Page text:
The clean energy potential in eastern Africa is sufficient to develop a strong economic, social and environmentally beneficial supply that can exceed regional energy needs, make significant progress in increasing energy access, and do so in a way that achieves environmental sustainability and a more diverse and vibrant private sector.
The Lake Victoria basin which is a significant water resource for the region is characterized by high rates of deforestation. Only 6% of rural households around the lake basin rely on modern fuels with the majority predominantly using solid fuel such as charcoal and firewood for their primary cooking needs. The resulting degradation of the catchment areas of Lake Victoria basin is a major threat to these resources and livelihoods. Moreover, firewood and paraffin which are popularly used by the rural households are a major source of indoor air pollution and are known to cause numerous respiratory ailments such as pneumonia, asthma and lung cancer among others.
To minimize reliance on wood-based fuel and paraffin, the project will commercialize a renewable biofuel known as ‘bio-alkanol gel’ made from fruit waste. The bio-alkanol gel also has the potential to repel mosquitoes that cause malaria. An enterprise will be established through which the gel will be commercially produced, and sustainable business models developed to scale the product to benefit rural household communities in the Lake Victoria basin, youth and women among others.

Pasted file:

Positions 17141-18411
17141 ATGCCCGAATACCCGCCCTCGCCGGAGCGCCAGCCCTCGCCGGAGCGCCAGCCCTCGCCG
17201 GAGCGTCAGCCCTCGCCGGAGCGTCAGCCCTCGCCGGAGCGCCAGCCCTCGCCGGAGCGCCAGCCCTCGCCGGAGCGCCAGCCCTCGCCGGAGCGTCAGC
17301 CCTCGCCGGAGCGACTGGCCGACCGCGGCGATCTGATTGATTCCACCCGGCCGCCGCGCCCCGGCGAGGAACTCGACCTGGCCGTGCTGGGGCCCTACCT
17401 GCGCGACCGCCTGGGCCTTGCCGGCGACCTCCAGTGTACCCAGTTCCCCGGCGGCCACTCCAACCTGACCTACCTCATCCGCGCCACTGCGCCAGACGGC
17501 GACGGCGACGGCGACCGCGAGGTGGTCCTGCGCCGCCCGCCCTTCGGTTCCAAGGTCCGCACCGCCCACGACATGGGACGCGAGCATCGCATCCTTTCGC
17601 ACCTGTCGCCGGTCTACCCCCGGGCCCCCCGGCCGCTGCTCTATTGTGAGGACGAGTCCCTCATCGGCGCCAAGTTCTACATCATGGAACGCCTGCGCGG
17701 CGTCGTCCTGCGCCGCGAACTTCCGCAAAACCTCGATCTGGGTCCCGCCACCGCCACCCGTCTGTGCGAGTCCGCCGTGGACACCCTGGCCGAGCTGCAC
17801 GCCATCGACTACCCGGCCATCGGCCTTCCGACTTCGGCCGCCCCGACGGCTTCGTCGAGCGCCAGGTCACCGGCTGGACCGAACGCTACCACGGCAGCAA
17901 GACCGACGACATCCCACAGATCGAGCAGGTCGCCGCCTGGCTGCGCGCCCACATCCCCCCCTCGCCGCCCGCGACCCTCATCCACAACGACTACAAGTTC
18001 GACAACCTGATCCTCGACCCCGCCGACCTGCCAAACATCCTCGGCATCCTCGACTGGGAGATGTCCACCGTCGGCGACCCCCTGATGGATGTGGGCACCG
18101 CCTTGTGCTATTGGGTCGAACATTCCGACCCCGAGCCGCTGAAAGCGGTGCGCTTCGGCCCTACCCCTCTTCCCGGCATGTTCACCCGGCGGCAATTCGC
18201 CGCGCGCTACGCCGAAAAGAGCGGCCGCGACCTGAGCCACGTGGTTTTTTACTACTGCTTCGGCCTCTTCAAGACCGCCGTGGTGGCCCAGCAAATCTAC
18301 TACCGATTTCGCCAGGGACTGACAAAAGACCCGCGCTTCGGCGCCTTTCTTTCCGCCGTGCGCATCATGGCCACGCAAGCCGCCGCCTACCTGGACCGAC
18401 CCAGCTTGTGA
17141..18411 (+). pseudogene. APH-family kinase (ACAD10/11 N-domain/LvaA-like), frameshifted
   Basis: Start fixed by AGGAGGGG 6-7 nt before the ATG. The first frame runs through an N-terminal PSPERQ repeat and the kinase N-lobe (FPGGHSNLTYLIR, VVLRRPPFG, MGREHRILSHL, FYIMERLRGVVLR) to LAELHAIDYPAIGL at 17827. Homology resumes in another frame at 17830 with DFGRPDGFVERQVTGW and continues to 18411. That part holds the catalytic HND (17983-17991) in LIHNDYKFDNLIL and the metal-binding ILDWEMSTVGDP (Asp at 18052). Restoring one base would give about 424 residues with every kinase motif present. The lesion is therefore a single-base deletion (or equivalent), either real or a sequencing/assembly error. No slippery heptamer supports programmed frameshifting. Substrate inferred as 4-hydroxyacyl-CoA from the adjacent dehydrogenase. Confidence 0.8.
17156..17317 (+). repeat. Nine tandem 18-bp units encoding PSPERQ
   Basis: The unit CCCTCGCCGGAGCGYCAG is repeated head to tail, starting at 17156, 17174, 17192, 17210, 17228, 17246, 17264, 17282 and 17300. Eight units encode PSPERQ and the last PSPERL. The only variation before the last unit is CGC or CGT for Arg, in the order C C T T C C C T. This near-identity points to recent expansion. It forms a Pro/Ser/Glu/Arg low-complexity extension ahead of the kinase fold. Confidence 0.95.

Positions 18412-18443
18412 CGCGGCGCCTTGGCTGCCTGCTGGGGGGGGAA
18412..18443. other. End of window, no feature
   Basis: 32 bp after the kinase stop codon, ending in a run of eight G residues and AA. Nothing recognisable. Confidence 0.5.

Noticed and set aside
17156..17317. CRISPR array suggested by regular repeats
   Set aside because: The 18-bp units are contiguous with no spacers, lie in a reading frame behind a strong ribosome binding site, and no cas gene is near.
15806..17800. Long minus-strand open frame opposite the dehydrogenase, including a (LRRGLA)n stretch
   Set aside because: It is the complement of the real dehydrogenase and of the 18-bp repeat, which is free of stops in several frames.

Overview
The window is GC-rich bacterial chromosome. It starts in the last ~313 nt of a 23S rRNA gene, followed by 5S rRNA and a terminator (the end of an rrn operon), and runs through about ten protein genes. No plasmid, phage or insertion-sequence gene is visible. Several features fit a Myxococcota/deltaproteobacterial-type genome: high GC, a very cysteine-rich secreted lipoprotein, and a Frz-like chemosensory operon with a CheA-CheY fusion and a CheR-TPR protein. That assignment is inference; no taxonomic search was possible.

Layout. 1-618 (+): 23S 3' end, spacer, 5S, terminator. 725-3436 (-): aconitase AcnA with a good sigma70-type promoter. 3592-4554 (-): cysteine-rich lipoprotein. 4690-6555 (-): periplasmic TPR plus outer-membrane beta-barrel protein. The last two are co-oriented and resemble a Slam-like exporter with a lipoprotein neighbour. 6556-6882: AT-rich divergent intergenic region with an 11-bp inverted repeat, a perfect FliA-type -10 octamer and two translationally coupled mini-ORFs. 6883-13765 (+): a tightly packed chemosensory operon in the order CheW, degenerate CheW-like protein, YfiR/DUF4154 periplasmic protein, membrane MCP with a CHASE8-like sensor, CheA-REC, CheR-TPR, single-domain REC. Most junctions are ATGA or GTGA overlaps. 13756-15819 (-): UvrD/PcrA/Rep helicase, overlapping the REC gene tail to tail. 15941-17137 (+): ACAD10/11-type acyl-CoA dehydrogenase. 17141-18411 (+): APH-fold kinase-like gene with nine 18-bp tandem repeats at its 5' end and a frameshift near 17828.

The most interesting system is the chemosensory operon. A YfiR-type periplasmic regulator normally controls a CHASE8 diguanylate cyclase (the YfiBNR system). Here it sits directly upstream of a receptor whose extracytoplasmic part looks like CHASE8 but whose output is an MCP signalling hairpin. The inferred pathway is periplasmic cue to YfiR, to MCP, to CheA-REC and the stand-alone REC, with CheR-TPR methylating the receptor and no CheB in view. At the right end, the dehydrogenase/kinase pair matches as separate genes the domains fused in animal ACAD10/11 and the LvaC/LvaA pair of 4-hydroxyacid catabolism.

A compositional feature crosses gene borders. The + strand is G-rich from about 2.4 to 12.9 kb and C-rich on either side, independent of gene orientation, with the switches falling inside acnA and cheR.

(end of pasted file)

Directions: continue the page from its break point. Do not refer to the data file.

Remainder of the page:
Bio-alkanol gel is a thick liquid fuel made from fruit waste and other biobased additives and binders. The resulting biomass from the production process will be processed into biofertilizer as a secondary product.
The gel burns with a clear flame without smoke or soot and is comparable in terms of cooking efficiency to gaseous cooking fuel such as LPG (Liquid Petroleum Gas). The gel fuel is reusable for subsequent fireplace sessions and attains optimum operating temperature in less than 1 minute after ignition. The gel works with existing fabricated stoves such as moto poa and moto safi stoves.
Local and Regional benefits
This innovation is seen as a long-term investment to complement daily household cooking practices by minimizing economic costs associated with potential health benefits and the time saved in cooking among others.
The bio-alkanol gel production process entails recycling of fruit waste which directly contributes to organic waste management for the region. Furthermore, the gel is an environmentally friendly alternative to traditional biomass fuels and will therefore minimize reliance on wood-based fuel and eventually reduce deforestation and harmful emissions into the atmosphere.
- Maseno University, Kenya
- Lake Basin Development Authority (LBDA), Kenya
- National Agricultural Research Organization (NARO), Uganda
- Tropical Pesticides Research Institute (TPRI), Tanzania
Benson Nyambega – Maseno University, Kenya